Wither, who, according to his own account, was the first in Surrey who had taken arms for the Parliament, was also the first who suffered in its behalf. His farm at Wanborough, a village about four miles from Guildford, was plundered by the royalists. Edward Browne, in his Pathetical Apology for Book-making, dated from London, in December, 1642, says, "Captain George Wither hath my certificate, but I fear he is so perplexed because his house near Guildford, in Sorry, was plundered by the king's cavaliers, that he can find no spare time to sign it." This event took place, it is probable, towards the beginning of January, 1642, for we discover from the Journals of the House of Commons that an order from the Committee of Safety for immediate payment to Wither of £328 6s. out of the coinage of plate, was issued, January 6, 1642.
He estimated his loss at £2000, and several attestations upon oath were laid before the Parliament verifying this statement. Few poets have possessed a dwelling so richly stored with provisions of every description. He enumerates, among other articles, a thousand weight of cheese, nearly eight hundred-weight of butter, six or seven hogsheads of beer and cider, of the whole of which the house was entirely pillaged. Having obtained the order of Parliament to indemnify himself upon the property of his plunderers, one of whom was the poet Denham, then high-sheriff of the county, he lost no time in seizing upon the goods of "Master Denham and Master Tichborne."
Both of these estates, however, were at the time untenanted, and the "goods which were Master Denham's," were, by an order of some sequestrators, taken out of Wither's hands, and put into the possession of Denham's wife, who, "as do many other delinquents," the poet indignantly complained, found much more favour than he "did who had been ever faithful to the State." "For when my wife and children," he continues, "had been cruelly driven out of their habitation, and robbed of all they had, by her husband and his confederates, and when, by virtue of the forementioned order, I justly entered upon the house of the said Denham, purposing to harbour my said wife and children therein, Mistress Denham, having long before deserted the house, and left there only some tables, with such-like household-stuff, was, upon false suggestions, put again, by order, into possession of the house, because, as her charitable patron alleged, she was a gentlewoman, big with child, and had a fancy to the place."
Aubrey has given a rambling account of this occurrence. "In the time of the civil war, Geo. Withers, the poet, begged Sir John Denham's estate of the Parliament, in whose cause he was a captain of horse. It happened that G. W. was taken prisoner, and was in danger of his life, having written severely against the king. Sir John Denham went to the king, and desired his Majesty not to hang him, for that while G. W. lived, he should not be the worst poet in England." It seems likely that our poet's captivity took place after the battle of Edge-hill, on the 23rd of October, 1642, for we learn from Clarendon, that a very considerable number of the Parliament's cavalry officers were taken after that engagement.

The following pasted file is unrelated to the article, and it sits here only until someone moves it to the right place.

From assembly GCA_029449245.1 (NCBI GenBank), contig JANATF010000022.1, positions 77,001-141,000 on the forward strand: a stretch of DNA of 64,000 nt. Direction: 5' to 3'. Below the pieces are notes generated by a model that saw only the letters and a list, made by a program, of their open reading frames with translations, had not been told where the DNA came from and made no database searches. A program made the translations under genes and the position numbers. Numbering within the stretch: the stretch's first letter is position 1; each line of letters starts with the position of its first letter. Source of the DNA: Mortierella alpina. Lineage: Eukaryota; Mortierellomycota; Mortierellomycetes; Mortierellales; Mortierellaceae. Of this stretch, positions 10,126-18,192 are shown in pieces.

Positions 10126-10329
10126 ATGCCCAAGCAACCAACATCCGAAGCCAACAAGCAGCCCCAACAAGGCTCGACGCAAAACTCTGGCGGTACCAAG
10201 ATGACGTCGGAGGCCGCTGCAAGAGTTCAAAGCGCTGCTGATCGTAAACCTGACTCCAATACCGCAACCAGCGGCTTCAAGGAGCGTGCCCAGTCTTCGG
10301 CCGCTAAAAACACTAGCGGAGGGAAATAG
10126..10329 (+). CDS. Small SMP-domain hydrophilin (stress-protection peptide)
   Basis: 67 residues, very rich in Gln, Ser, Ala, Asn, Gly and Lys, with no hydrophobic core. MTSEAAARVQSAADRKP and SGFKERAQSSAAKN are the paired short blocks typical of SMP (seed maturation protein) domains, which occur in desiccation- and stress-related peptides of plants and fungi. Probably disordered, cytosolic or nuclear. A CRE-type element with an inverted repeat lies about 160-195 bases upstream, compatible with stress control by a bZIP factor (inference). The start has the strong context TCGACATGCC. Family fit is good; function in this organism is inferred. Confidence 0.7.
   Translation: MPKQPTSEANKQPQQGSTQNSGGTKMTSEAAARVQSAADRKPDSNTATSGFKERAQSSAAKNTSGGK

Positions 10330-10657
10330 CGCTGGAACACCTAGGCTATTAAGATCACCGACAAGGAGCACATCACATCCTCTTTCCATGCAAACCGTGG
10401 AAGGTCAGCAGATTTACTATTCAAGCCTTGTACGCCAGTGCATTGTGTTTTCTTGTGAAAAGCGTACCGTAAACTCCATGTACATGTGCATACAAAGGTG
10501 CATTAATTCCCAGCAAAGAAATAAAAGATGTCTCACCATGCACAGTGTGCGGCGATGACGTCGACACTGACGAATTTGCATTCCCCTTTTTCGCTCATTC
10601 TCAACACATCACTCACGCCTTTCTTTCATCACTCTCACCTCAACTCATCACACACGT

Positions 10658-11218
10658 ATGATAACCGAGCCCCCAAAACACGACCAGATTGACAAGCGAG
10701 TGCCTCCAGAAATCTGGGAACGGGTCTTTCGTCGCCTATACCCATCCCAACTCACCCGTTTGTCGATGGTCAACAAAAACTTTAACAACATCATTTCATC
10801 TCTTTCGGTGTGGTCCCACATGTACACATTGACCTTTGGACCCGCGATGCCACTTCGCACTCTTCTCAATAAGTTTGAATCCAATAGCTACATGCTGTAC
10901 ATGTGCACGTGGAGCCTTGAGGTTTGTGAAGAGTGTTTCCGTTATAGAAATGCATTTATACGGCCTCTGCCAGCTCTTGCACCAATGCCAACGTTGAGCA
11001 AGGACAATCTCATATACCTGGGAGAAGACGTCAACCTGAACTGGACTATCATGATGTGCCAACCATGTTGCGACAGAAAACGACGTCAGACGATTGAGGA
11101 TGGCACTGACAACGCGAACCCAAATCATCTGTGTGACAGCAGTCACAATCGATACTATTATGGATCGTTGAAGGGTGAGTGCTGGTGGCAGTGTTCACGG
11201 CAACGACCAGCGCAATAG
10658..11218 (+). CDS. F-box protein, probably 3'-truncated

A similar act of malicious kindness was performed by Henry Martin, when he saved the life of Sir William Davenant; but in Denham's request there was a bitterness which spoke of the lost fields at Egham. The name of Denham frequently recurs in the life of Wither. At this time his talents were not in much repute, although the Sophy, which gave rise to Waller's witty saying, that he broke out, like the Irish rebellion, threescore thousand strong, when nobody suspected it, was published in 1642, and, according to Aubrey, "did take extremely." Soon after the battle of Edgehill, his well-known poem of Cooper's Hill is said to have been printed at Oxford, "on a sort of brown paper, for there they could get no better." But this story, which has been always unhesitatingly credited, is not reconcileable with the fact of an edition of the poem having been published in London, by Thomas Walkley, in August, 1642.
The poetical fortune of Denham forms a singular contrast to that of his rival. While Wither has been long forgotten, except by a few students of our old poetry, the works of Denham have been carefully collected, and his life written by one who touched nothing he did not adorn. Yet Johnson, it must be confessed, was too favourable in his estimate of the poet's genius; his claim to the invention of a species of poetry, to which the great critic has applied the name of local, seems to be purely imaginary. Cooper's Hill has nothing about it local, but the name. Wither and Browne furnished specimens far more individually descriptive than any thing in Denham. Pope formed a truer estimate of his merits, when he styled him "Majestic Denham," an appellation to which the occasional dignity of his manner, particularly in the Lines upon the Earl of Strafford, fully entitled him. In more peaceful times his Muse might have given utterance to a grander strain. The happier efforts of his pen are still remembered with pleasure, and the portrait left of him by his friend Aubrey, places the poet before us in an interesting light. "He was of the tallest, but a little incurveting at his shoulders, not very robust. His hair was but thin and flaxen, with a moist curl.... His eye a kind of light goose grey, not big, but it had a strange piercingness, not as to shining and glory (but like a Momus) when he conversed with you, he looked into your very thoughts."